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Diane Harris, Ph.D., M.P.H., C.H.E.S. Centers for Disease Control and Prevention Division of Nutrition, Physical Activity and Obesity ASTPHND Conference.

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Presentation on theme: "Diane Harris, Ph.D., M.P.H., C.H.E.S. Centers for Disease Control and Prevention Division of Nutrition, Physical Activity and Obesity ASTPHND Conference."— Presentation transcript:

1 Diane Harris, Ph.D., M.P.H., C.H.E.S. Centers for Disease Control and Prevention Division of Nutrition, Physical Activity and Obesity ASTPHND Conference Call March 1, 2011

2 The conclusions in this presentation are those of the author and do not necessarily represent the views of the Centers for Disease Control and Prevention.

3 Outline LMSB2S –Partners & goals –Website –WH involvement Current salad bar use –Evaluation –Relationship with fed nutrition guidelines Role of F&V Coordinators Long Beach, CA October 12, 2010

4 Let’s Move Salad Bars to Schools Launch November 22, 2010

5 Salad Bar Timeline February (‘10) – United Fresh Produce Assn. announces “A Salad Bar in Every School” campaign March -- April – NFVA Meets with White House – “Big Idea” June – NFVA supports “A Salad Bar in Every School” as an Alliance initiative July – USDA supports initiative and promises to develop guidance on food safety and reimbursement for schools August – Proposal to Sam Kass at White House; Whole Foods Market launches Great American Salad Bar Project in conjunction with Ann Cooper

6 National Fruit & Vegetable Alliance

7 United Fresh Produce Association Collecting donations from produce industry To date have donated 60 salad bars to schools in 12 states

8 Salad Bar Timeline February (‘10) – United Fresh Produce Assn. announces “A Salad Bar in Every School” campaign March -- April – NFVA Meets with White House – “Big Idea” June – NFVA supports “A Salad Bar in Every School” as an Alliance initiative July – USDA supports initiative and promises to develop guidance on food safety and reimbursement for schools August – Proposal to Sam Kass at White House; Whole Foods Market launches Great American Salad Bar Project in conjunction with Ann Cooper

9 Whole Foods Market & The Lunchbox (F3 Fdn.) Raised $1,4 million Donating 500+ salad bars

10 Salad Bar Timeline II August – UF/CDC meets with Aramark in Philadelphia; 1 st conference call with Chartwells September – White House submits proposal to form new coalition with NFVA, F3 Fdn., Whole Foods; End of Whole Foods fundraising campaign October – Agreement to form coalition & tie to Let’s Move (Let’s Move Salad Bars to Schools); UF Policy Conference; USDA releases salad bar memo November – Meeting with Ann Cooper in Boulder (CDC, UF); USDA/FNS requests UF to organize meeting with salad bar experts; First Lady launches “Let’s Move Salad Bars to Schools” in Miami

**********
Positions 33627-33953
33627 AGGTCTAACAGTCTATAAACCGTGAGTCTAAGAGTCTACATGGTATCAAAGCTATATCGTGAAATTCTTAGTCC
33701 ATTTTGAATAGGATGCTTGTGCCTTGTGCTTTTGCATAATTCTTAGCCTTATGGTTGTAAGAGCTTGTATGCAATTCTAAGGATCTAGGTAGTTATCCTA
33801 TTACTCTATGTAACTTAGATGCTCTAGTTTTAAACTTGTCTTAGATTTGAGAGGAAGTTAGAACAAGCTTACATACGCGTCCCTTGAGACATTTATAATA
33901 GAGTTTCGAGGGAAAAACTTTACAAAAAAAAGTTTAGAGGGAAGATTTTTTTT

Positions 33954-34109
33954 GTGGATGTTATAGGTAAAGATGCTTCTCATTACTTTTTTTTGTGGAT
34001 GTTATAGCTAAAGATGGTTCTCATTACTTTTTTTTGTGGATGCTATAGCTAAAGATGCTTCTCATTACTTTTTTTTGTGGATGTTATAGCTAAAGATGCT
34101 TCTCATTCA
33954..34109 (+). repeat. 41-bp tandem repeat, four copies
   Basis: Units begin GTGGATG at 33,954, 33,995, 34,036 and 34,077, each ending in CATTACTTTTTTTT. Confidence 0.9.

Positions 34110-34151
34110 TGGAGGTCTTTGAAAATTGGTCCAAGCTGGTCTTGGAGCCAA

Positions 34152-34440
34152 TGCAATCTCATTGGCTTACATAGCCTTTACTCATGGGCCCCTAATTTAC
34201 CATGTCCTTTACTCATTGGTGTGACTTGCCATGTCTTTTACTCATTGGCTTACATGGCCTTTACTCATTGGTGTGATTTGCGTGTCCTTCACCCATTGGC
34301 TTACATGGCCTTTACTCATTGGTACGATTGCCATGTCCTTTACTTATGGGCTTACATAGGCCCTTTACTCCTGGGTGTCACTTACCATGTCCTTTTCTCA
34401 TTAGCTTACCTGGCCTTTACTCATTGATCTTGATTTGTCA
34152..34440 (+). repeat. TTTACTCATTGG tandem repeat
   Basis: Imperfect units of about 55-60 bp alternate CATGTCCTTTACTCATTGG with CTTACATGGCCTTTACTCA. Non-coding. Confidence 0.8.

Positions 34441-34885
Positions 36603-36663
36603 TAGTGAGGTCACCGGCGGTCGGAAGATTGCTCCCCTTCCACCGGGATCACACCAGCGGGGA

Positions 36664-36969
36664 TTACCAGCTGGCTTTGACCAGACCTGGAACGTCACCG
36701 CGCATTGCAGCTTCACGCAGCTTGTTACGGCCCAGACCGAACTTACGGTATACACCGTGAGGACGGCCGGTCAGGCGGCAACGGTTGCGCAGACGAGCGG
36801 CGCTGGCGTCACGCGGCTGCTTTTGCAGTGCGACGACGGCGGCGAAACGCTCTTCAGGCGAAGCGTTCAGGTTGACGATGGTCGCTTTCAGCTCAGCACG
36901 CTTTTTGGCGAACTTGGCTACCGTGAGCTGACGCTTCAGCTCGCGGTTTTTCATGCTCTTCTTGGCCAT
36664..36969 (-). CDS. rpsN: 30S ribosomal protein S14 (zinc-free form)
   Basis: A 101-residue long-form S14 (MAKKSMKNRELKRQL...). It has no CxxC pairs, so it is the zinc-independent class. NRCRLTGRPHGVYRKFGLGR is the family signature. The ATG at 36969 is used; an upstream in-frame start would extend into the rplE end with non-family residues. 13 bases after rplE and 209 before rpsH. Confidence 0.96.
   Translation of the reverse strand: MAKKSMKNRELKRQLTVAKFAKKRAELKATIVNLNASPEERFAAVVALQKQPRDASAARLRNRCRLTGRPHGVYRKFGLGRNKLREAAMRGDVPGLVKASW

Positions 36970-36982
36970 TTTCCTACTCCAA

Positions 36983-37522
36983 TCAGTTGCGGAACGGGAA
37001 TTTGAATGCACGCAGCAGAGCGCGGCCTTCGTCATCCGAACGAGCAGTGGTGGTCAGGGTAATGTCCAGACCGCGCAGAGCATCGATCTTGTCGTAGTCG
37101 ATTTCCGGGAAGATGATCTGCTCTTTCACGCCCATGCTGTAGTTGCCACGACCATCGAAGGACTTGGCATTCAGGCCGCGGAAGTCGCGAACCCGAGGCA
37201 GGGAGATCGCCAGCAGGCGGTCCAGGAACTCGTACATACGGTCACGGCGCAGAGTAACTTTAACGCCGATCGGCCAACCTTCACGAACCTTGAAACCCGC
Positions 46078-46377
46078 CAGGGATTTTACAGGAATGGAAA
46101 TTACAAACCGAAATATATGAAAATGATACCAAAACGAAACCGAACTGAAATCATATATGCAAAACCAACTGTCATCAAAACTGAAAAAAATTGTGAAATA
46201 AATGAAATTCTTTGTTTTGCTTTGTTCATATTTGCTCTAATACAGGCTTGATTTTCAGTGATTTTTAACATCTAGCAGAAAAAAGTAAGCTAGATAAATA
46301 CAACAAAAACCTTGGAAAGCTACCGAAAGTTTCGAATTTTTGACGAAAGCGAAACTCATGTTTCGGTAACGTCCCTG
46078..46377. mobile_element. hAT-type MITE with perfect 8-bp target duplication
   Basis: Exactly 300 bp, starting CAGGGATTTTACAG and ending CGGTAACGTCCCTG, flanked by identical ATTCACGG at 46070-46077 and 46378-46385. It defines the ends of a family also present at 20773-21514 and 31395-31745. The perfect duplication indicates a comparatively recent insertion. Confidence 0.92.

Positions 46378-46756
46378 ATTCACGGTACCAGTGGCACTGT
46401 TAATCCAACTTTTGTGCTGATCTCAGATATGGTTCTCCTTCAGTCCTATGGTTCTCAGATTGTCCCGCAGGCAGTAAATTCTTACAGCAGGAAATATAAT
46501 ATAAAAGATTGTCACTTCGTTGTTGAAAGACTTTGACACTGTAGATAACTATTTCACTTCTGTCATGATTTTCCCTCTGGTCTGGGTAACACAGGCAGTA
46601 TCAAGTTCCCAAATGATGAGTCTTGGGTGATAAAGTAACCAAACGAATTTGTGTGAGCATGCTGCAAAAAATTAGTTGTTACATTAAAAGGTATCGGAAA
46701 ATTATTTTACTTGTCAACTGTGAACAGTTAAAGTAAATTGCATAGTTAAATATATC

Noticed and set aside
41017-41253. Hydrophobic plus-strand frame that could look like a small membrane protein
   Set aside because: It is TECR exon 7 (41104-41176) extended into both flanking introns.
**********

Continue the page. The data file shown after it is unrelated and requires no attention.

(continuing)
11 White House Proposal Initial stakeholders : –Partnership for a Healthier America (PHA), NFVA, F3, [Whole Foods Market (WFM)] Install a minimum of 6,000 salad bars in 3 years

12 White House Proposal Pillars Criteria –Incentive prize for bronze level HUSSC –Other schools in NSLP can apply – prioritized based on % free/reduced & commitment to salad bars Website –One landing page which pushes visitors to salad bar site – run through PHA –F3 runs “back of house” operations – application, donation process

13 Salad Bar Award A portable 72 inch 5-well insulated salad bar with two tray slides – four 4-inch deep full pans with covers – eight 4-inch deep half pans with covers – eight 4-inch deep quarter pans with covers – five buffet chilling pads 24 serving tongs and 24 serving spoons Four squeeze bottles One cutting board One chef's knife, one paring knife, one peeler One digital pocket thermometer

14 White House Proposal Pillars II Application process for school and for district –1 page application online –Committee consisting of 1 team member from each partner will approve –F3 will distribute salad bar to school Branding/Messaging/Partners and Financial Sponsors –All logos appear on website (NFVA not CDC) –WFM and UF recognized as inaugural financial supporters – future supporters also recognized

15 White House Proposal Pillars III Financial concerns –F3 full responsibility and oversight of website Financial burden + staffing Administrative costs compensated –F3 non-profit entity with financial oversight and responsibility of program Transparency

16 Salad Bar Timeline II August – UF/CDC meets with Aramark in Philadelphia; 1 st conference call with Chartwells September – White House submits proposal to form new coalition with NFVA, F3 Fdn., Whole Foods; End of Whole Foods fundraising campaign October – Agreement to form coalition & tie to Let’s Move (Let’s Move Salad Bars to Schools); UF Policy Conference; USDA releases salad bar memo November – Meeting with Ann Cooper in Boulder (CDC, UF); USDA/FNS requests UF to organize meeting with salad bar experts; First Lady launches “Let’s Move Salad Bars to Schools” in Miami